start at the beginning

Four years ago, in the spring of 2007, my mother was diagnosed with breast cancer, a form known as Inflammatory Breast Cancer (IBC). What followed was a grueling time for all of us close to her, and most especially for her and her partner – first waiting for test results, and then the enduring of intense chemotherapy, then surgery, then radiation, and recovery. My mother did recover, thankfully – it was a hard hard road to walk, but she made it through.

On Saturday, April 16, 2011, an obvious palpable lump suddenly appeared in my left breast – I’d swear it hadn’t been there the night before. It was large (I guesstimated just over 2 cm) felt hot and heavy at first, though not painful; rounded but with an almost webbed texture – and I was terrified.
First thing Monday morning, I called and got an appointment at my primary care clinic, was examined there, and was informed that, given my presenting symptoms, it was most likely a cyst that would resolve itself, and was referred to the local breast care center for mammogram and ultrasound.
My appointment was for Friday the 22nd at 10:30. By that point, the lump was decidedly uncomfortable… achy and prickly feeling, all of which supported the possibility of a cyst. Soon after the mammogram was completed, I was told that the mass was highly suspicious; the ultrasound confirmed that it was not a cyst, but a highly irregular tumor consisting of two joined sections, one deeper in the tissue with the other easily palpable mass blooming forth from the lower mass. The radiologist informed me that he was ‘leaning heavily” towards the mass being malignant and advised performing a needle biopsy, which was done that same afternoon.

I left at 4:30 – this is the report:

Left breast findings: A triangle marker was placed over the newly palpable lump at about 9 oclock. Standard views are augmented with spot compression magnification images of the area of palpable concern demonstrating an area of vague architectural distortion without a discrete definable mass. The architectural distortion is located at the site of a solitary coarse chunky calcification which has been present for several years. The architectural distortion is seen to better advantage on the spot magnified images. Additionally, there are some new slightly amorphous and slightly heterogeneous calcifications projecting over the area of architectural distortion on the CC view. These are located about 3 to 4 cm above the palpable mass on the ML view. On the prior mammogram, there are some scattered calcifications in this region. The calcifications have somewhat increased in number since the 2009 exam. There is no rod or branching morphology however. The remainder of the left breast is unremarkable. No mammographically evident enlarged axillary lymph nodes are seen. There is no evidence of skin thickening or retraction overlying the palpable lump.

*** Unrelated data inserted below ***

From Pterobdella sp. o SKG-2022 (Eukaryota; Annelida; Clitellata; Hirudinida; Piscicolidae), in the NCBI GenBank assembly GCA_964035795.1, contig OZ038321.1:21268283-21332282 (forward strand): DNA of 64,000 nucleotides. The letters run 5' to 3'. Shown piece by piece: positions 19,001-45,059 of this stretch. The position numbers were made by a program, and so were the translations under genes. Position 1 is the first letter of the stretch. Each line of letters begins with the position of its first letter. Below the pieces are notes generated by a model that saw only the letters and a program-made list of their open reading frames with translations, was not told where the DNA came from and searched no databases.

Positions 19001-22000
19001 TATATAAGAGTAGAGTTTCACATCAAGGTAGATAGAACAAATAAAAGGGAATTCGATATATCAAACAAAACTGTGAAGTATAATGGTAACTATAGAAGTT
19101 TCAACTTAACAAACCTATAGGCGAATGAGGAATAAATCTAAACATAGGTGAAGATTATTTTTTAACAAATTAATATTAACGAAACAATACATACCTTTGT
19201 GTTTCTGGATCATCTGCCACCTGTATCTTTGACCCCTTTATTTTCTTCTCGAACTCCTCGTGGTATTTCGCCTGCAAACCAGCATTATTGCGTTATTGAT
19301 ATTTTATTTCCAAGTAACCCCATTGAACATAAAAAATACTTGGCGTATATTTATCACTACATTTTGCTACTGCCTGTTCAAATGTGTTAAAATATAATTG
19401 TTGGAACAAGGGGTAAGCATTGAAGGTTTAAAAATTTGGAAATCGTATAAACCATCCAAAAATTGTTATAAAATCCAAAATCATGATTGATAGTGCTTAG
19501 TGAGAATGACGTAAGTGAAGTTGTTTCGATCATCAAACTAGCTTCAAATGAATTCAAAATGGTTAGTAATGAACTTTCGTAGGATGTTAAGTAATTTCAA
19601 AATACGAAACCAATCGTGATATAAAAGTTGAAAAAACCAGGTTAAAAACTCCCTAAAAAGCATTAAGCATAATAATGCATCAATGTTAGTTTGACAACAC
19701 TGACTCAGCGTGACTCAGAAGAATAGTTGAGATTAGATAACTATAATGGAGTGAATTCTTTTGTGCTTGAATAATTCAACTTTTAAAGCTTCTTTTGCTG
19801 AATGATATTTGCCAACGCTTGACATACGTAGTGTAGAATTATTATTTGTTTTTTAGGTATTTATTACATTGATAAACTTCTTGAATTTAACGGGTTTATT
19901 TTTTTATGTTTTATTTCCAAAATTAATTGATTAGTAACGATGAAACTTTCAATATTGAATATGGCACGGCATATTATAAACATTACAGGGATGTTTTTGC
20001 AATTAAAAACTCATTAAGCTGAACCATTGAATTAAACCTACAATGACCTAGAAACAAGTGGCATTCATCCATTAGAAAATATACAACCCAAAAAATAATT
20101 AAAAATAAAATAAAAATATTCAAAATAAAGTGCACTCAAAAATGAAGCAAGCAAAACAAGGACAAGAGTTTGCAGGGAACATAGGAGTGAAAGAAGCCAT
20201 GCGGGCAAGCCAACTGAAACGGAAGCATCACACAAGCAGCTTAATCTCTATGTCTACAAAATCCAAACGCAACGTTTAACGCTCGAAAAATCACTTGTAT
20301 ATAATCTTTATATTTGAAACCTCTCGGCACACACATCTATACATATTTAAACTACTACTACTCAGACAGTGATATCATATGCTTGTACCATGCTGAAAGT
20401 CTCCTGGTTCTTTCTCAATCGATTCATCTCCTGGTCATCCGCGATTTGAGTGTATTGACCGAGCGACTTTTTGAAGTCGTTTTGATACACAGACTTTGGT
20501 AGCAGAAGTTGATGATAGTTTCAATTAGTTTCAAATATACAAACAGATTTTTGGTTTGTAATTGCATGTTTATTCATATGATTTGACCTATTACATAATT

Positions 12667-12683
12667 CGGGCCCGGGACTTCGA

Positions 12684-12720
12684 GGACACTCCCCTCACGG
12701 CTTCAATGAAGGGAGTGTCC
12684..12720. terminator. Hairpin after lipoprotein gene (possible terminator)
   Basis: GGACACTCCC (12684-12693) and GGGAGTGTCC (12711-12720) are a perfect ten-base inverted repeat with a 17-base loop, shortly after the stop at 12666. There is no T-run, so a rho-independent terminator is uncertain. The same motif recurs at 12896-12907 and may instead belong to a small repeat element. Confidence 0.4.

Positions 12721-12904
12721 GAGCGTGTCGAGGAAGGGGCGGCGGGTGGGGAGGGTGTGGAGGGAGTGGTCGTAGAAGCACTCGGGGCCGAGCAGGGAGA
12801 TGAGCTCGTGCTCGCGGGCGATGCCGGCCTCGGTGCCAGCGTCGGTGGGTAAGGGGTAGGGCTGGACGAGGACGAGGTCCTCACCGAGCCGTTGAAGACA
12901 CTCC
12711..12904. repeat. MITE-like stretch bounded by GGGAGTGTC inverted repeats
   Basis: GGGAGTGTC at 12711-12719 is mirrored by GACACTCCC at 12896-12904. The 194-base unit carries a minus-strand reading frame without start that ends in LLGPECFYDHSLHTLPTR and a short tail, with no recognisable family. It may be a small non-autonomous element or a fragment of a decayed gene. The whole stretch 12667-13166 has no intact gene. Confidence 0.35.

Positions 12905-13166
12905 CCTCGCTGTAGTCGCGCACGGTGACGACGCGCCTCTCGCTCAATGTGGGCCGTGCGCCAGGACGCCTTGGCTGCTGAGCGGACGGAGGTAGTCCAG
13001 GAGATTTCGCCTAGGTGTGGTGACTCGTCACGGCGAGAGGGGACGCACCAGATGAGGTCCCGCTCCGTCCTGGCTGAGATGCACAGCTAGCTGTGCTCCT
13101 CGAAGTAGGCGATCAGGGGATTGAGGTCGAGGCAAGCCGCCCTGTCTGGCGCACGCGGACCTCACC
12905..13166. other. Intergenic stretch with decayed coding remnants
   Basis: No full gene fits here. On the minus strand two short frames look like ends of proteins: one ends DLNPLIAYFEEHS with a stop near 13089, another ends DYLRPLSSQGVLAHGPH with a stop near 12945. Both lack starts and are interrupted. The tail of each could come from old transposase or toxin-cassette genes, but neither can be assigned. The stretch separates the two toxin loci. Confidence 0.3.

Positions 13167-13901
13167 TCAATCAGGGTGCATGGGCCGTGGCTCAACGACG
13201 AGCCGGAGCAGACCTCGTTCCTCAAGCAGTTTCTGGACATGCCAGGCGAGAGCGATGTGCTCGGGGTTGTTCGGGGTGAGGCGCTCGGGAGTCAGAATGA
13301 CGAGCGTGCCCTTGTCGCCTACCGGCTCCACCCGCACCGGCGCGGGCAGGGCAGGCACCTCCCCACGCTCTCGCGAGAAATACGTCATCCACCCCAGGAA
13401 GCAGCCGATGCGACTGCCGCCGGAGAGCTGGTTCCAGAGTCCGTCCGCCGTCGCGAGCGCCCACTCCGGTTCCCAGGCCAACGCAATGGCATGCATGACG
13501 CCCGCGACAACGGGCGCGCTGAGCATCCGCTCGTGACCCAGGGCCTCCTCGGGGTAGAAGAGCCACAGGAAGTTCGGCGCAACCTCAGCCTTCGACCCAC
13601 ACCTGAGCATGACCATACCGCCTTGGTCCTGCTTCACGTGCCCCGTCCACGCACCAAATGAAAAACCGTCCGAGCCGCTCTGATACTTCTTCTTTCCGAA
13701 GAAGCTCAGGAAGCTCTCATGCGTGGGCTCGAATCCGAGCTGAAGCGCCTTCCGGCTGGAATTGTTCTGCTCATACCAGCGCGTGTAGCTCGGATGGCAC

Left breast ultrasound was performed demonstrating an approximately 19 x 15 x 20 mm hypoechoic trilobed malignant appearing mass at 9:30 to 10:00, 1 cm from the nipple. The coarse chunky calcification seen in association with this mass on the mammogram can also be seen byultrasound. The mass appears to be somewhat lobulated and macronodular. It is highly concerning and likely represents an invasive breast cancer. The remainder of the left breast was evaluated and is overall unremarkable. Left axillary lymph nodes are identified and have a normal internal architecture by ultrasound. Heterogeneous and amorphous calcifications noted superior to the palpable mass on the mammogram could be identified with ultrasound. These are randomly scattered and located at about 11:00, 3 cm out from the nipple. They are associated with minimally dilated ducts which are embedded in dense echogenic fibroglandular tissue by sonogram. These calcifications and the appearance of the surrounding parenchyma would be more consistent benign fibrocystic changes than DCIS.

Impression left breast: BI-RADS category 5, highly suggestive of malignancy.

Recommendation left breast: As discussed with the patient after reviewing the imaging findings, she will undergo ultrasound-guided core biopsy with clip placement later this afternoon. The biopsy will be reported separately.

Right breast ultrasound findings: Given the highly suspicious findings in the left breast, a right breast ultrasound was also performed demonstrating dense parenchyma throughout and scattered subcentimeter cysts and fibrocystic nodules, none of which is viewed with concern. There are no suspicious solid masses in the right breast. The right axilla has a normal appearance.”

Three days later, Wednesday the 27th, the biopsy results came back. I have invasive ductal cancer with lobular features. The tumor is both ER positive (60%) and PR positive(40%), with cell nuclei rating of 2. Given the visible rate of growth, the proximity of the tumor to the nipple, and that mastectomy (single and bilateral) has already been mentioned  repeatedly,  I expect rather radical and unwanted body modification in my near future.

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One Response to start at the beginning

  1. Jill says:


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